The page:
Road Trip down Historic San Bernardo Highway…

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…which sounds much more glamorous than St. Bernard Highway.  But by either name, it is a scenic byway in St. Bernard Parish that’s worth the trip.  A mere 5 miles downriver from the French Quarter,  you may consider this a road less traveled.  However, da parish has been a vibrant and colorful extension of New Orleans since 1780 when settlers from the Canary Islands, called Los Islenos, laid their roots.

St. Bernard Parish is 75% water; heck maybe even more by now.  Filled with marshes, bayous, wetlands, and inlets, the map of St. Bernard Parish is constantly changing.  In the past few decades over 50 locations are no longer on the map as land, but now covered with water.  Talk about water is an ever present conversation in South Louisiana.  Now, it is also turned to ART.

ArtSpot Productions and Mondo Bizarro have teamed up again, to present another poignant dialogue about current events, culture, and in this case land and water, that will take place on San Bernardo Highway.  Their efforts often seem to be theatrical ensemble presentations incorporating music, visual art, poetry and more aimed at connecting audiences more personally with particular subjects.  Again, in this case that issue is land and water.  To be more specific, the people of South Louisiana and the wetlands, the disappearing wetlands.

Opening this weekend and running for the next month is the ArtSpot / Mondo Bizarro production Cry You One, an outdoor performance ABOUT the wetlands and IN the wetlands, as well as a digital platform presenting a dialogue about the wetlands.  The “story” begins at Los Islenos Culture and Heritage Museum on San Bernardo Highway, situated on the edge of the wetlands.  Guests are separated into small groups and escorted by a play character for a short nature walk, where the group is then told the story and connection to the wetlands from their respective escort.   Consequently, the audience is drawn closer to the issue through these characters.  As the audience re-groups at a Houma Indian-style-thatched hut, the lives and livelihoods of the characters are revealed in surprising twists and turns.  The production is designed to create a connection with the audience, which in turn will deepen their relation to the issue of the disappearing wetlands.

The ensemble has already connected with the people of St. Bernard Parish and South Louisiana to present their stories. Experts in the field, such as Mark Davis of the Tulane Institute of Water Resources Law and Policy, are also involved in the project.  Professor Davis feels this is an important way to help save the wetlands.  He feels change cannot happen “until people care in a deep way”. And stories, such as those in the performance and on www.cryyouone.com, connect people in a meaningful way.

So, get connected! Take a road trip down San Bernardo Highway to Los Islenos Cultural and Heritage ‘Museum for Cry You One.  Make a day of it; connect with the people; eat, play, love.  The performance starts at 1:00 o’clock in the afternoon on Saturday and Sunday’s.  If you get an early start you can explore historic St. Bernard Parish.

I would start with Old Arabi.  On www.visitstbernard.com it informs us that Old Arabi was named one of America’s Prettiest Painted Places in a 2012 nationwide search conducted by the Paint Quality Institute of America.  Old Arabi was recognized for its stunning use of color on the area’s elaborate historical homes and buildings. Old Arabi is also home to the historic LeBeau Plantation, First Ward Courthouse, and the Domino Sugar Mill (in operation since 1906).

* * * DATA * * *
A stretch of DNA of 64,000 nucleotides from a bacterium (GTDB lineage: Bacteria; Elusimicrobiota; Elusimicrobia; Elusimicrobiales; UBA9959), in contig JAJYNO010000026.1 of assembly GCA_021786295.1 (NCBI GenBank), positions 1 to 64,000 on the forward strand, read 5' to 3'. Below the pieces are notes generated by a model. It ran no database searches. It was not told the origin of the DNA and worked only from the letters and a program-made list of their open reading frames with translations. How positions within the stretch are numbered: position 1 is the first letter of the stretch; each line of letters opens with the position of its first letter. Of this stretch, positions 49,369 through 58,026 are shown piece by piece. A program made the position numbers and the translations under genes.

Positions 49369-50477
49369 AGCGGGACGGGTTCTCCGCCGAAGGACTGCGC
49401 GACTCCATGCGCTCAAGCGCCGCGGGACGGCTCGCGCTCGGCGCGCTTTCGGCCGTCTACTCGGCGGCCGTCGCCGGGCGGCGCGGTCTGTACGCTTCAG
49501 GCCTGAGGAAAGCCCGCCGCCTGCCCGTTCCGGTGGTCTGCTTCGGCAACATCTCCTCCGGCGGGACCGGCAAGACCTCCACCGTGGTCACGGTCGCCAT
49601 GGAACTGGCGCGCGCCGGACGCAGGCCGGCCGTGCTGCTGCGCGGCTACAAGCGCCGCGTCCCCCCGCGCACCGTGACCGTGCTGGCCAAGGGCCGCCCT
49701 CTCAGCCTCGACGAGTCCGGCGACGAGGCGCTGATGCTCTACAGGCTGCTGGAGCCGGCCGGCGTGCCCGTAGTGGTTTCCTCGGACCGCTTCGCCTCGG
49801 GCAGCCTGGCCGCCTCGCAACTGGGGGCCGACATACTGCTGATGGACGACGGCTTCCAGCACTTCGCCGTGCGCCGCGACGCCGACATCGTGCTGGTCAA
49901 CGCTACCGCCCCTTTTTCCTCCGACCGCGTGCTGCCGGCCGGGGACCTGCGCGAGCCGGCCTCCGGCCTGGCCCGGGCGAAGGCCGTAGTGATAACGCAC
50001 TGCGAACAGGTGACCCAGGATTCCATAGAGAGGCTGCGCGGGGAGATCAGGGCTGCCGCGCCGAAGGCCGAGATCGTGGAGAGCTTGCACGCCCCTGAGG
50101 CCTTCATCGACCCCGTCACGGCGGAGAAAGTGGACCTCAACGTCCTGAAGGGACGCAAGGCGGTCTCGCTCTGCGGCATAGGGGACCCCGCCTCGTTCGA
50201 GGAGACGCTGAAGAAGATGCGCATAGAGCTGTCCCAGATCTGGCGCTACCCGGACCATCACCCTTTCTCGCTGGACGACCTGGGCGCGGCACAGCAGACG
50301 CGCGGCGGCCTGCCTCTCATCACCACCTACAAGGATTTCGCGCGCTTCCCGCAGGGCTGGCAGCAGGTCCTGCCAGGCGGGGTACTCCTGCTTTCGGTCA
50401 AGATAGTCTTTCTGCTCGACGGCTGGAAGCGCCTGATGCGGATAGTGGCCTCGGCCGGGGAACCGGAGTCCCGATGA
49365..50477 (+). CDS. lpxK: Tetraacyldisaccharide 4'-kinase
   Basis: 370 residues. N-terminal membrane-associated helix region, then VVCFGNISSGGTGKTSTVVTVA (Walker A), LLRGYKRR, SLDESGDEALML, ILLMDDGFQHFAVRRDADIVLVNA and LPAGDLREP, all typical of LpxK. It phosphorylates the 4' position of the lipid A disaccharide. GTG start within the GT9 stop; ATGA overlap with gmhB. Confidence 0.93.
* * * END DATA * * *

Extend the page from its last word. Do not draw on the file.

On Aycock Street you will find the Aycock Pavilion that hosts the weekly Seafood Market on Saturdays from 9 am – 1 pm.  In a town that claims to be 75% water, I’m pretty sure you are going to get some fresh seafood, so bring a cooler to keep your perishables fresh until you have safely returned to the Crescent City. There is also fresh produce, arts and crafts, food and music.

After the show stop in at one of the many popular family restaurants.  Rocky and Carlos serves up huge plates of Sicilian inspired dishes, while Charlie’s Restaurant serves up delicious seafood and “award winning gumbo”.  You can be the judge on that.

Both these establishments are on San Bernardo Highway and both serve up healthy portions.  Afterward you are going to want to either take a nap or take a stroll.  I suggest a stroll to do some birdwatching on one of the three officially designated Americas Wetlands Birding Trails, which include the San Bernardo State Park, Chalmette Battlefield (site of the final battle of the War of 1812), and Breton Sound Marina.

A beautiful day in da parish.

To kick start your wetlands experience, don’t miss this Wednesday’s “Harvest The Music” concert in Lafayette Square featuring the Voice of the Wetlands All-Stars.  This truly all-star aggregation is committed to raising awareness of the increasingly depleted wetlands that surround their hometowns.  Another effort using art to connect people with community issues.

See you out and about in da parish!

Every thing lovely,

Leslie

Out and About is a weekly blog by Leslie Compton of Every Thing Lovely, a special event and creative consulting team, and is sponsored by Key to NOLA Properties, a full service real estate brokerage firm specializing in furnished rental properties in New Orleans, Key to NOLA Properties and Every Thing Lovely have joined forces to provide a full array of services for travelers’ ( and locals’) personal and professional needs while in the Crescent City.

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